Essentially, he’s suggesting that if a state wants to go through with a law that puts LGBTQ people at risk for discrimination and harassment, he will stand by and hope for the best -- in a year when 201 anti-LGBTQ bills were introduced in 34 states. As far as Trump is concerned, however, states should be free to violate federal laws -- such as Title IX -- and deny LGBTQ people equal treatment under the law.

4.) Trump Would Repeal President Obama’s Executive Orders

Trump says he looks forward to repealing President Obama’s executive orders, meaning the executive order protecting LGBTQ employees working for federal contractors is at risk. That means under a Trump White House, a company doing business with the government and receiving taxpayer dollars could say “you’re fired” to LGBTQ employees just because of who they are. And if there’s any doubt as to urgency with which Trump would approach this, The Washington Post reports, “If he's elected president, Trump said that within an hour of taking the oath of office -- but possibly within two minutes -- he would undo many of Obama's executive orders.”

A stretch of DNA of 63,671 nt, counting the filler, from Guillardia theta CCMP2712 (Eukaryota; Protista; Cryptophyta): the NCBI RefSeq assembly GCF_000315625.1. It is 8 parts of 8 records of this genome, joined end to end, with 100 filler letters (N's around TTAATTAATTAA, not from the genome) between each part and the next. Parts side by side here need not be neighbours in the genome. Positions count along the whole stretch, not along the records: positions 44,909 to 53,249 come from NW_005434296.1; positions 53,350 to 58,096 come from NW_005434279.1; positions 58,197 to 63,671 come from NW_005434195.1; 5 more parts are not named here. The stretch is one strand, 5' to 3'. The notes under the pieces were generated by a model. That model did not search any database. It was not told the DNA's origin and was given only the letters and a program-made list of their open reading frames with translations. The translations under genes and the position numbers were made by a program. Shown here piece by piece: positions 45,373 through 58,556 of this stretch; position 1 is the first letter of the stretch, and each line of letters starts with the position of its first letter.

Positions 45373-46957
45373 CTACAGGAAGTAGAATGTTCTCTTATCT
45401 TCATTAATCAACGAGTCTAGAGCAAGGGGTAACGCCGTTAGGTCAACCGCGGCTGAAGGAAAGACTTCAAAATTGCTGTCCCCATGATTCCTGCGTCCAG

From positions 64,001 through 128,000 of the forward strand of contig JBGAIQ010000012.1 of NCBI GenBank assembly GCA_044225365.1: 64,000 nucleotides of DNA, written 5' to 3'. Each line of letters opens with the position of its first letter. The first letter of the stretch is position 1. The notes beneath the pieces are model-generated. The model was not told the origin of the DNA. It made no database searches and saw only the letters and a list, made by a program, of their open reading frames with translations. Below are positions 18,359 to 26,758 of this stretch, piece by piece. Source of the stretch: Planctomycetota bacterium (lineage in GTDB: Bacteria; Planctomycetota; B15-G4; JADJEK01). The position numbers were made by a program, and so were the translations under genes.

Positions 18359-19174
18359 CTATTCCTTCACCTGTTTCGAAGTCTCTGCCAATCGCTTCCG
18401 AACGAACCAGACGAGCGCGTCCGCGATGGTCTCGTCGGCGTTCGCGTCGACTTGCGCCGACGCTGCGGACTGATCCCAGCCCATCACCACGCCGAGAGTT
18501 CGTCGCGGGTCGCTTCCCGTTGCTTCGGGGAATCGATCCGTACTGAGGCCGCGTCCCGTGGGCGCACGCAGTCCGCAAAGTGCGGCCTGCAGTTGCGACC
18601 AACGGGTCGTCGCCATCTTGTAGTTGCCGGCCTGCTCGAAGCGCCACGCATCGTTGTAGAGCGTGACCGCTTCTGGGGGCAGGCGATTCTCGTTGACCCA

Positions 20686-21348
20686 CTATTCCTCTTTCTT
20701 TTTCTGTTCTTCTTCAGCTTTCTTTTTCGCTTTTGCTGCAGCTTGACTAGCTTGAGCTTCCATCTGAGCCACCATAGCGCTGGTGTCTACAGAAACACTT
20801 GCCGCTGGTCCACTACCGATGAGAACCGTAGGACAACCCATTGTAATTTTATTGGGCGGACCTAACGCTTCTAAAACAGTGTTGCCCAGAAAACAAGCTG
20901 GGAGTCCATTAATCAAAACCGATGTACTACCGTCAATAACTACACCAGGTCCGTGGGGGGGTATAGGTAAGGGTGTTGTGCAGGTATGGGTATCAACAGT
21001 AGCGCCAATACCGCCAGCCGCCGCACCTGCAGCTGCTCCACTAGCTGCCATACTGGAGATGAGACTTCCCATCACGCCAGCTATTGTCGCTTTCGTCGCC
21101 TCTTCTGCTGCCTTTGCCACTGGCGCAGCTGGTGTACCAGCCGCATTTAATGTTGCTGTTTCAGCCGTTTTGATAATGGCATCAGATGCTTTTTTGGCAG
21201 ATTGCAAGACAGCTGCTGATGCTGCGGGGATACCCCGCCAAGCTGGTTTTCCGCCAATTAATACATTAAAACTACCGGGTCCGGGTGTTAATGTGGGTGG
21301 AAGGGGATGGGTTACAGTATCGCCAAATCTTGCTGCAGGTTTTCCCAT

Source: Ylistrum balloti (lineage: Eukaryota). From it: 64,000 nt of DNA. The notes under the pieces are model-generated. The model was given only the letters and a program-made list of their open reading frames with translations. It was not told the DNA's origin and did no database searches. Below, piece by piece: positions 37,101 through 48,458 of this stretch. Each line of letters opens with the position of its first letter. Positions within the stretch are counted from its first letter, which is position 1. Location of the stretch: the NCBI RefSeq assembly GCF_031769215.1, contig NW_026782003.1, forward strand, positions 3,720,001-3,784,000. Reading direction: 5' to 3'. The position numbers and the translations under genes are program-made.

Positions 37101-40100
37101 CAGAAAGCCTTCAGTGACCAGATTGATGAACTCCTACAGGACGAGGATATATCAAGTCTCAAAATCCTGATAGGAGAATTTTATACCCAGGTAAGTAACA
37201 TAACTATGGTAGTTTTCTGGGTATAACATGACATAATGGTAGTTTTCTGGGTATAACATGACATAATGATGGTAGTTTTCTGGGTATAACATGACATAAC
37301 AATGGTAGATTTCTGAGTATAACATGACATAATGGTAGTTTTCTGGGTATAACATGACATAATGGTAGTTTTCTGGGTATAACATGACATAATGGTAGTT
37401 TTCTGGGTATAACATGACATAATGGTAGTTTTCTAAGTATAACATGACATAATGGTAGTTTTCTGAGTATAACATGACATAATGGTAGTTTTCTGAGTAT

The loss of these protections is not just a hypothetical danger. Just recently the House Armed Services Committee added an amendment to the defense authorization that would undermine President Obama’s executive order banning discrimination on the basis of sexual orientation or gender identity for federal contractors -- an executive order that covers 20 percent of the workforce. And Trump has made clear he’s not going to fight these types of efforts.

Separate from the issue of executive orders, Trump said in an interview with the Washington Post that would rescind important guidance from the Obama administration that is intended to ensure transgender students have access to restrooms consistent with their gender identity.